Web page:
Take one studio bod with a film soundtrack-inspired, lucid musical vision. Give him a penchant for experimenting with the most eerie of late-night atmospheres, concocting new worlds from cool jazz, moody guitars and lethargically-paced, hip hop beats. Find him a woman with a voice of genuine, stricken beauty, who sings like the only salvation for her oft-broken heart is to warble her agonies away. Together they make Bristol's Portishead (right), and, along with Tindersticks, are Britain's most beautiful indie roses, but down-to-earth with it. For example Geoff Barrow, the studio bod, met his female accomplice,, Beth Gibbons, on an Enterprise Allowance Scheme meeting day a few years back. 'I liked her voice because there was something really different in it,' Geoff urges. 'I'd been looking for a soul singer and she came across as somebody who was coming from a personal, honest view. I don't think the lyrics are just made up - she's not the type of person to make up some dreamy relationship.'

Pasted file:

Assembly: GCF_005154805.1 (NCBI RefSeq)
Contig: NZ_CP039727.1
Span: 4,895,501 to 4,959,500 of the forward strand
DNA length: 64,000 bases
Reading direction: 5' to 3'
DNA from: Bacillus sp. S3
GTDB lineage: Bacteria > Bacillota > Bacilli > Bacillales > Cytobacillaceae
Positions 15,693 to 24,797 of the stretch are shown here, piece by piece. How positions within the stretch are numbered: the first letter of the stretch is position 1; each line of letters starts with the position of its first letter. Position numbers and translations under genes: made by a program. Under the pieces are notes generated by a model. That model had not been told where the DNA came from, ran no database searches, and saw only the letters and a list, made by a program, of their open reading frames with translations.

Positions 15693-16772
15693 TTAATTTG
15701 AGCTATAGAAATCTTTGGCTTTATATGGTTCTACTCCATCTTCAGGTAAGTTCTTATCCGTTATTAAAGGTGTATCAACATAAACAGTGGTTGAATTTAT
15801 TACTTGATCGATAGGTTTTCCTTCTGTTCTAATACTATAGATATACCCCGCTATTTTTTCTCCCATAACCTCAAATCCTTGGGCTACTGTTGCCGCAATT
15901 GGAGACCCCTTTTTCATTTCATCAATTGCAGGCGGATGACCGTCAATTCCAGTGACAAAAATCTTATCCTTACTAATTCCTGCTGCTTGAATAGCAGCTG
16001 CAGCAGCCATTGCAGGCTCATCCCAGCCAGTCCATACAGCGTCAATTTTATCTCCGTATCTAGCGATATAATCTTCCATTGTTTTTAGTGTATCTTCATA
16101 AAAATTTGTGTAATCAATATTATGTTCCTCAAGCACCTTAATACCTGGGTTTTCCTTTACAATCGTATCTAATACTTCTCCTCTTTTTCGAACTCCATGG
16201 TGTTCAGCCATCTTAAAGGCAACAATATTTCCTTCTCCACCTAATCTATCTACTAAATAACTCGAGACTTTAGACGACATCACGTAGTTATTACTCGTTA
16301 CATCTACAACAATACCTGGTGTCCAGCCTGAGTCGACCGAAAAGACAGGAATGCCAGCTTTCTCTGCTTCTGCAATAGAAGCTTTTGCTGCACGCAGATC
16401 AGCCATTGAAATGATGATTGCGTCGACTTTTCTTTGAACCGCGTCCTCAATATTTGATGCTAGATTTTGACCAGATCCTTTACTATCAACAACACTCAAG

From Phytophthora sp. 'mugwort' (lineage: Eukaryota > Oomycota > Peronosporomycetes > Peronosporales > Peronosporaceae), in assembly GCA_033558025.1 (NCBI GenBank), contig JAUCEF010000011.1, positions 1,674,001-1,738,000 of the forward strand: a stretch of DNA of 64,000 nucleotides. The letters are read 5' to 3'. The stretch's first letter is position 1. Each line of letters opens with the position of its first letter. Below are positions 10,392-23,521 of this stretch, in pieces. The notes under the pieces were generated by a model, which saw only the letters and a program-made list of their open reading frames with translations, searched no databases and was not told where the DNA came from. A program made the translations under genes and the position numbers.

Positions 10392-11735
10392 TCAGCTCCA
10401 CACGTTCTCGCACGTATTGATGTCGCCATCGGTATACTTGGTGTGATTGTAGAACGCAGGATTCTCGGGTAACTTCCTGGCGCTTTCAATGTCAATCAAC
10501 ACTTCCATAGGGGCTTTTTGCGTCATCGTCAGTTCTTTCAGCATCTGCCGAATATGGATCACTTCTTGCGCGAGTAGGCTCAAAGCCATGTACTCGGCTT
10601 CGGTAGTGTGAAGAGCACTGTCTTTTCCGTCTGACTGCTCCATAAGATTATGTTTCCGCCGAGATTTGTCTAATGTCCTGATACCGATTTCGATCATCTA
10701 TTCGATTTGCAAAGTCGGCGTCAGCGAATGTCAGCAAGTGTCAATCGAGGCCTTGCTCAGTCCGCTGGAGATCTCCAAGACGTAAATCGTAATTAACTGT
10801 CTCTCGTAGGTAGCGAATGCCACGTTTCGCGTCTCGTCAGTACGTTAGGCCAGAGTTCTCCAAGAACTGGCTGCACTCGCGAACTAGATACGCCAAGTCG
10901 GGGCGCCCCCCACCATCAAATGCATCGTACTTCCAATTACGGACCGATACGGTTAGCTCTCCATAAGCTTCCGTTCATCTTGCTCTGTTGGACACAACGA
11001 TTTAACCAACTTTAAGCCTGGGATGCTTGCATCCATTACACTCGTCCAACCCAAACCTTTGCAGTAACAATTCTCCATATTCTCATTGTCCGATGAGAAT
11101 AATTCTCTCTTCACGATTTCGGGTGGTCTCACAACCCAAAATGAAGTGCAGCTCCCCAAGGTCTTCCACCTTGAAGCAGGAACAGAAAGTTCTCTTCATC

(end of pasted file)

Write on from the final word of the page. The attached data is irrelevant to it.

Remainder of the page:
Presently receiving garlands of praise is the album Dummy, a serious contender for the debut-of-the-year awards. Every single blessed track is a winner: the tunes are clear, crisply enigmatic, Beth's lyrics darkly poignant. Another challenge awaits however; live performing. 'I'm not looking forward to it,' Geoff sighs. 'We've been having some rehearsals - it'll be all live, no samples. It won't be the same as the record, but we want to blow people away.'

'Dummy' is out now on Go] Beat

(Photograph omitted)